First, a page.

The short answer: yes. In general, state- and federal-agencies want to tax any transfer of ownership, assets, or property—especially if it involves something of high-value, such as a small business. So it may be no surprise that the IRS can in-fact tax gifts that are given from one individual to another, even if the recipient is family member.
Importantly, when a tax is levied on a gift, it’s the giver that is taxed, not the recipient. Either way, there are strategies that can be taken to minimize—or even avoid—these taxes all together. But what exactly constitutes a “gift”? Could a Christmas present to your spouse be considered a taxable gift? What about a short-term loan to a child or relative? It turns out that the IRS isn’t very particular about what is (and what isn’t) a gift. According to their website:
“[It is] any transfer to an individual, either directly or indirectly, where full consideration (measured in money or money's worth) is not received in return…the general rule is that any gift is a taxable gift”
There are some important stipulations to this definition: first and foremost, congress sets an annual exclusion for gifts, meaning that gifts under a certain amount will not be taxed. There’s also a lifetime exclusion limit. Also worth noting, gifts to a spouse are non-taxable, as are medical expenses and tuition payments. Finally, donations to eligible political originations or charitable groups are also exempt.
One major point of contention in the above definition is the phrase within the parentheses: “measured in money or money’s worth”. Obviously if you gift your child $75,000, the value of the transfer is $75,000. But what if you gift them your business? Placing an accurate value on a business is much more of a challenge that often requires a business valuation. In these instances, the IRS’s determines the worth of a business based on its Fair Market Value or FMV.
Business Valuation via Fair Market Values
The IRS relies heavily on valuation via FMV. That being said, it’s a far-from-perfect method to determine the true value of a business (being fair, there’s not one ideal way to valuate a business and the best valuation method often depends on your role in the transaction).
A business FMV is essentially an estimate based on what a potential buyer might pay for a given business considering its location, profitability, and other various economic factors. For a more formal description, the U.S. Supreme Court defines fair market value as:
“the price at which the property would change hands between a willing buyer and a willing seller, neither being under any compulsion to buy or to sell and both having reasonable knowledge of relevant facts.”
Actually calculating this estimate often requires a team of business valuation experts. If your business’s FML is determined to be $2 million and you gift it to your child, it will be taxed as if you gifted them $2 million. But what exactly does this tax look like? That depends on a number of factors, including the current annual exclusion for gifts, the current lifetime exclusion, and your future plans for your estate.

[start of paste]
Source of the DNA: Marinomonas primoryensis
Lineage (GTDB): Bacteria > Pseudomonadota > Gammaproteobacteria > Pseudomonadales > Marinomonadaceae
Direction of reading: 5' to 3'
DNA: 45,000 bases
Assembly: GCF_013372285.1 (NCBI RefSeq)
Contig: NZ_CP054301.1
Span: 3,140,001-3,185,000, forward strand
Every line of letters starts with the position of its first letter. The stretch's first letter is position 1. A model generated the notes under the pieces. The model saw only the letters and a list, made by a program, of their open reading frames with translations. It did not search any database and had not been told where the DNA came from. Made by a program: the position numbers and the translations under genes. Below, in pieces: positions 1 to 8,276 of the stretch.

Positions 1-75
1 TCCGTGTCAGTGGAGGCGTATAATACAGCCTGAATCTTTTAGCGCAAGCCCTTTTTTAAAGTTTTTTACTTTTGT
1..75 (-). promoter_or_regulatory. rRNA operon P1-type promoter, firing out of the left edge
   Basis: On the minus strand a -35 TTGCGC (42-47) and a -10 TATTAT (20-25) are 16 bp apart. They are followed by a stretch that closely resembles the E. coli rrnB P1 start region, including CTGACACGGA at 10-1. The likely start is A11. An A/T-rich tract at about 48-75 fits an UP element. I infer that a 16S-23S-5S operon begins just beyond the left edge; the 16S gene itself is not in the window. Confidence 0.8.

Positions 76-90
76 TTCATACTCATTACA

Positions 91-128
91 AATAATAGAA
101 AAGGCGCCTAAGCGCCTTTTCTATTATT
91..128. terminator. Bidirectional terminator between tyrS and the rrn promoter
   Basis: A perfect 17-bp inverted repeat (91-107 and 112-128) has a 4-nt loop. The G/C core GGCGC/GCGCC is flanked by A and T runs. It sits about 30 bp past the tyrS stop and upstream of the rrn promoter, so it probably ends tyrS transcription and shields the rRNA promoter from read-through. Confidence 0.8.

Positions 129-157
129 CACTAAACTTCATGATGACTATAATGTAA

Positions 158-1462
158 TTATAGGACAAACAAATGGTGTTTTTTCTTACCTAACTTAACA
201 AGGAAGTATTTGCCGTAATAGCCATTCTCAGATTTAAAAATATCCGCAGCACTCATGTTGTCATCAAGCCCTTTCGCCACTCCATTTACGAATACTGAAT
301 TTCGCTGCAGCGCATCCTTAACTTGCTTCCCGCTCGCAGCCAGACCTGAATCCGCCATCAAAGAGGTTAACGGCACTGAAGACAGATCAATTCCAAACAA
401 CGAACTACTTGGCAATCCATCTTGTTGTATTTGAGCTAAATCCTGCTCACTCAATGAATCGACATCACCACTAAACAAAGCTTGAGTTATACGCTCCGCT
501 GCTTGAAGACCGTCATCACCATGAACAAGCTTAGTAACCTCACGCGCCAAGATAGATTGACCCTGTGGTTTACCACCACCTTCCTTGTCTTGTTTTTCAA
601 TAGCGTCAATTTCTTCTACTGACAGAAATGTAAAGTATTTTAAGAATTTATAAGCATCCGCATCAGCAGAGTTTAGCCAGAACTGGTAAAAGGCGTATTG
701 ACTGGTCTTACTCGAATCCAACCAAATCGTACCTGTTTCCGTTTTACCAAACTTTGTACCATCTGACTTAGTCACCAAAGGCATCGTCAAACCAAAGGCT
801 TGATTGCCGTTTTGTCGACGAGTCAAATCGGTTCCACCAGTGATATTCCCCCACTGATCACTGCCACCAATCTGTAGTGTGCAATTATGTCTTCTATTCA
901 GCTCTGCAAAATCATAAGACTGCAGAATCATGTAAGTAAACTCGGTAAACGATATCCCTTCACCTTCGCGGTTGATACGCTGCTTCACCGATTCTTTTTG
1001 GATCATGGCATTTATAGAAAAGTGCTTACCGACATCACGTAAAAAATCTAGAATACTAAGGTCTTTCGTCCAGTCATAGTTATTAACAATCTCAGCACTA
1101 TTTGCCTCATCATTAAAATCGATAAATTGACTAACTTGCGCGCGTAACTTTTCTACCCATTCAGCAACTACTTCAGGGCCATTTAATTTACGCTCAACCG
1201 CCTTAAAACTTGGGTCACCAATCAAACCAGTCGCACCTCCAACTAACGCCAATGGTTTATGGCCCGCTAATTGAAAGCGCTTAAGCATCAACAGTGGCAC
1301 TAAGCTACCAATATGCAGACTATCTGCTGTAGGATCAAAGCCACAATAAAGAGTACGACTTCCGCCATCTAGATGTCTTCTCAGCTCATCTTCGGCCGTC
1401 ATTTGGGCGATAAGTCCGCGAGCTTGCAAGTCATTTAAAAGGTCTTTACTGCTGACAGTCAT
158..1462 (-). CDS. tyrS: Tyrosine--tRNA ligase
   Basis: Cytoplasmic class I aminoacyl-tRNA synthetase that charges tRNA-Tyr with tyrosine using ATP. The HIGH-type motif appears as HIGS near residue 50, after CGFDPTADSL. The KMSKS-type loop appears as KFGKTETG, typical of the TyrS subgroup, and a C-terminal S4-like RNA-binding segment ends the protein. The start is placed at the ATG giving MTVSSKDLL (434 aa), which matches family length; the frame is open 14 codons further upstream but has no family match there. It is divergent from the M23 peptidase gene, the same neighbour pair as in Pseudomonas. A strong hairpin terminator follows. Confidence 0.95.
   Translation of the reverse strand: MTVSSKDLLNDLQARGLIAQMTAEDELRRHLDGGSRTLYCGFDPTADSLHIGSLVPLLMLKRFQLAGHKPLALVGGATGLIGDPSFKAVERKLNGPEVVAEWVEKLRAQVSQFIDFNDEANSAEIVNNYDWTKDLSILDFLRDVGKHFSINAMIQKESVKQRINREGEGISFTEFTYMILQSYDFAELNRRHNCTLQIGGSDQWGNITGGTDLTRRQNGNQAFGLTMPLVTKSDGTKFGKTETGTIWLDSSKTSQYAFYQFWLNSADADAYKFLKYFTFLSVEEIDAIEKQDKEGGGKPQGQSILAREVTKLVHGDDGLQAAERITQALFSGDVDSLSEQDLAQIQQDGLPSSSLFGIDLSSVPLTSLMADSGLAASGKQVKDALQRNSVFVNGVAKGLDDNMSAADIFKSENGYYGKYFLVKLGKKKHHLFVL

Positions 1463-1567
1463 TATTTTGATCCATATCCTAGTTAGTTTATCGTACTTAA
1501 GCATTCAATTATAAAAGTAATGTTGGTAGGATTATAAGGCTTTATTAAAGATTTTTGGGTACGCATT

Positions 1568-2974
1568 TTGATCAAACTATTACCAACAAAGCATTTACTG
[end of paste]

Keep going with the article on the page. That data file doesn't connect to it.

Annual and Lifetime Exclusions for Gifts
Earlier we discussed how gifts—even if they’re given to children or family members—can be taxed by state- and federal-authorities. Although this is true, they are taxed differently than a regular transaction would be. Namely, individuals are allowed to gift a certain amount to their recipients before the IRS takes a cut. These exemption limits are defined in the ever-changing gift exclusion regulations. These laws work on two levels: annual and lifetime.
As of 2019, the annual gift exclusion is $15,000 per person, per year. In other words, an individual is allowed to gift $15,000 worth of assets to any other individual before the IRS will levy a tax. An important point to understand however, is that this is per person, per year. For instance, you could gift $45,000 worth of assets to three people without incurring a tax.
When the $15,000 limit is surpassed, the excess value is then added to the individual’s lifetime exemption. For example, should somebody gift their child $115,000 in a single year, $15,000 will be untaxed and the remaining $100,000 will be taxed. The individual that gave the gift can either pay the tax that year, or they can charge it to their lifetime exclusion. The current lifetime exclusion limit is $11.4 million, meaning that the individual would be able to gift another $11.3 million over their lifetime before the government taxes the gifts.
There’s another key point to understand about the lifetime exemption: in the U.S., an individual’s lifetime gift exemption and their estate tax are part of the same pool. In other words, large amounts of lifetime gifts reduce the amount of exemption that can be used to protect your estate from future taxation. For example, if an individual gives away $8 million in gifts over their lifetime, their estate exemption would be reduced to $3.4 million. Thus, the amount of lifetime gifts directly influences estate exemptions.
The Bottom Line for Business Owners
In the U.S., essentially any gift is subject to tax. It’s crucial to either review the tax code or to consult a professional that can clarify the regulations for you. For owners looking to gift, the goal should be to reduce the tax-burden as much as possible.
Also, it’s always the giver that incurs the tax, not the recipient. This is important, as individuals that exceed their yearly exclusion must charge their lifetime exclusion, which influences how their estate is taxed down-the-road. Instead of charging their lifetime exclusion, the individual can opt to pay the annual tax once it’s incurred, however these rates can sometimes be upwards 40%. This is true for individuals that exceed the lifetime exemption as well.